Obesity and Genes

Obesity and genes A lot of research is taking place about the relationship between obesity and genes. New evidence that genetics plays a key role in obesity is published in the International Journal of Bioinformatics Research and Applications. The findings relate to the genetics of modern Pima Indians who have an unusually high rate of obesity but the finding could be extrapolated to all people. Their obesity is thought to be linked to a thrifty metabolism that allowed them to metabolize food more efficiently in times when little was available but causes problems when food is in abundance.

Inheritance of Obesity refers to whether the condition is inherited from your parents or "runs" in families. The level of inheritance of a condition depends on how important genetics are to the disease. Strongly genetic diseases are usually inherited, partially genetic diseases are sometimes inherited, and non-genetic diseases are not inherited.

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In recent decades, obesity has reached epidemic proportions in populations whose environments offer an abundance of calorie-rich foods and few opportunities for physical activity. Although, population genetic changes are too slow to be blamed for the rapid rise in obesity in the United States and many other countries, genes do play a role in the development of obesity. The origin of these genes, however, might not be recent.

Any explanation of the obesity epidemic has to include both the role of genetics as well as that of the environment. A commonly quoted genetic explanation for the rapid rise in obesity is the mismatch between today’s environment and “energy-thrifty genes” that multiplied in the past under rather different environmental conditions. In other words, according to the “thrifty genotype” hypothesis, the same genes that helped our ancestors survive occasional famines are now being challenged by environments in which food is plentiful year round.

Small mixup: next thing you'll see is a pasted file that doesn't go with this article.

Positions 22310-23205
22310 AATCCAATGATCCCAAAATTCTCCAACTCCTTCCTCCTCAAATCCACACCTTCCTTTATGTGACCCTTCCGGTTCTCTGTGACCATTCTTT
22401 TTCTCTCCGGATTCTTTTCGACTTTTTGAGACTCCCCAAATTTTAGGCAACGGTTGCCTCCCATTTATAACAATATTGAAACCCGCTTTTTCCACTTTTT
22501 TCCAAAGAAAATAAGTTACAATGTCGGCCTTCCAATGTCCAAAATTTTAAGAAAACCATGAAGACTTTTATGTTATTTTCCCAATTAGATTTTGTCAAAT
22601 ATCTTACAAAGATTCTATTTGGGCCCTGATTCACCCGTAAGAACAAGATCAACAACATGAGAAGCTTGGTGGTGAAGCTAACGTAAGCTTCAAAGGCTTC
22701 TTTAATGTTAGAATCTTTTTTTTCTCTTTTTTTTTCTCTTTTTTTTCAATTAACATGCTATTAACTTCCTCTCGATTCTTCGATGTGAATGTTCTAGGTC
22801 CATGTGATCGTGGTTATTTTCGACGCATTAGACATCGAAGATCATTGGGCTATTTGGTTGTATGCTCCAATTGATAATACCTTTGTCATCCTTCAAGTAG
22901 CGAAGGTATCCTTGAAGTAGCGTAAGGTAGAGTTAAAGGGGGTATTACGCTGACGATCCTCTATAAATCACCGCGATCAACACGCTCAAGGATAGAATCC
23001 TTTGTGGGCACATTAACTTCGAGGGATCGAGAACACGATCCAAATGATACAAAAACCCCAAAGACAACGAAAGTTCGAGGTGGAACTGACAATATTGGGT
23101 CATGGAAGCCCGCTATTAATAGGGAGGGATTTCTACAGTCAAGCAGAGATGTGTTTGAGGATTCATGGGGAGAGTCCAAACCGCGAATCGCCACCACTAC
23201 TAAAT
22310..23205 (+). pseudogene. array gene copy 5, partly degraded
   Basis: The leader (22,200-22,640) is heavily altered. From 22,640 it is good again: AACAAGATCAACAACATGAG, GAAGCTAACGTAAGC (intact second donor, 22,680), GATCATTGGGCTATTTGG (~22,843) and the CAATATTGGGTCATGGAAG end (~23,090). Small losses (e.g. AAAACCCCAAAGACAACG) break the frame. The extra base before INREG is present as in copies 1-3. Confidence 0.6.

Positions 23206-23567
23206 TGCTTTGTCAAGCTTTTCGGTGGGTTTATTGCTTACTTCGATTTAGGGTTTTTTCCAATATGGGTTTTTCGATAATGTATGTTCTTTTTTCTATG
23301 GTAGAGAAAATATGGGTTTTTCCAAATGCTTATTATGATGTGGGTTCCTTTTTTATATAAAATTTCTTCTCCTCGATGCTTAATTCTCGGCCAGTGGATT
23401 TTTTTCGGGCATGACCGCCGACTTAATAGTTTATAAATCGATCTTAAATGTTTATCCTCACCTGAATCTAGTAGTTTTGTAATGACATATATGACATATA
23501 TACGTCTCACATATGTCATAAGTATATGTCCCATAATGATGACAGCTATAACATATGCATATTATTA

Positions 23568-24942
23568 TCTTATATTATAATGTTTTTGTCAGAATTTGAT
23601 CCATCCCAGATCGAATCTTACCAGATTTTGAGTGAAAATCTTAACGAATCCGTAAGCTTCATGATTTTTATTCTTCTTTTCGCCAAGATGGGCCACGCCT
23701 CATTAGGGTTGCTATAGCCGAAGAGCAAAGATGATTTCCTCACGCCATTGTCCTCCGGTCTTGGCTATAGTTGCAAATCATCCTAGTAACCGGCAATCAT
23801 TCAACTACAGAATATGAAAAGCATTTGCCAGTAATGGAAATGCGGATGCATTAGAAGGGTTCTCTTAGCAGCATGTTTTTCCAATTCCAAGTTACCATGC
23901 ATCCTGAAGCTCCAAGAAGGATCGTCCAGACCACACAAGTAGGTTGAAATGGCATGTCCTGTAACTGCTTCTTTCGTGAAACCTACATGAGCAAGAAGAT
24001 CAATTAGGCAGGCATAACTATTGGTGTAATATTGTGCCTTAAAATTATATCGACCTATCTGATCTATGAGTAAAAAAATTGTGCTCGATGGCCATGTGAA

Does this mean that those with a susceptible genotype are destined to a life of futile efforts to achieve a healthy weight? This need not be the case. We can’t change our genes, but we can change our behavior. Small victories in weight loss — often as little as 10% of total body mass — can result in positive effects on health and well-being, even if an ideal weight remains elusive. Also, the positive effects of regular physical activity include lower blood pressure and increased cardiorespiratory fitness even in people who are significantly overweight. Before undertaking any physical activity check you physical fitness.

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In the longer term, understanding the genetic variations that influence energy metabolism may help us to understand the underlying biological factors that affect weight gain and energy expenditure. Also, to recognize that obesity may be due to a metabolic condition rather than a flaw in character is important both for the people who are affected and for society as a whole. To prevent overweight, let the cause be genes or any other factor, the emphasize is on a nutritious diet and daily physical activity. Many who follow this advice from the outset are able to maintain a healthy weight, even with a genetic susceptibility to gain weight.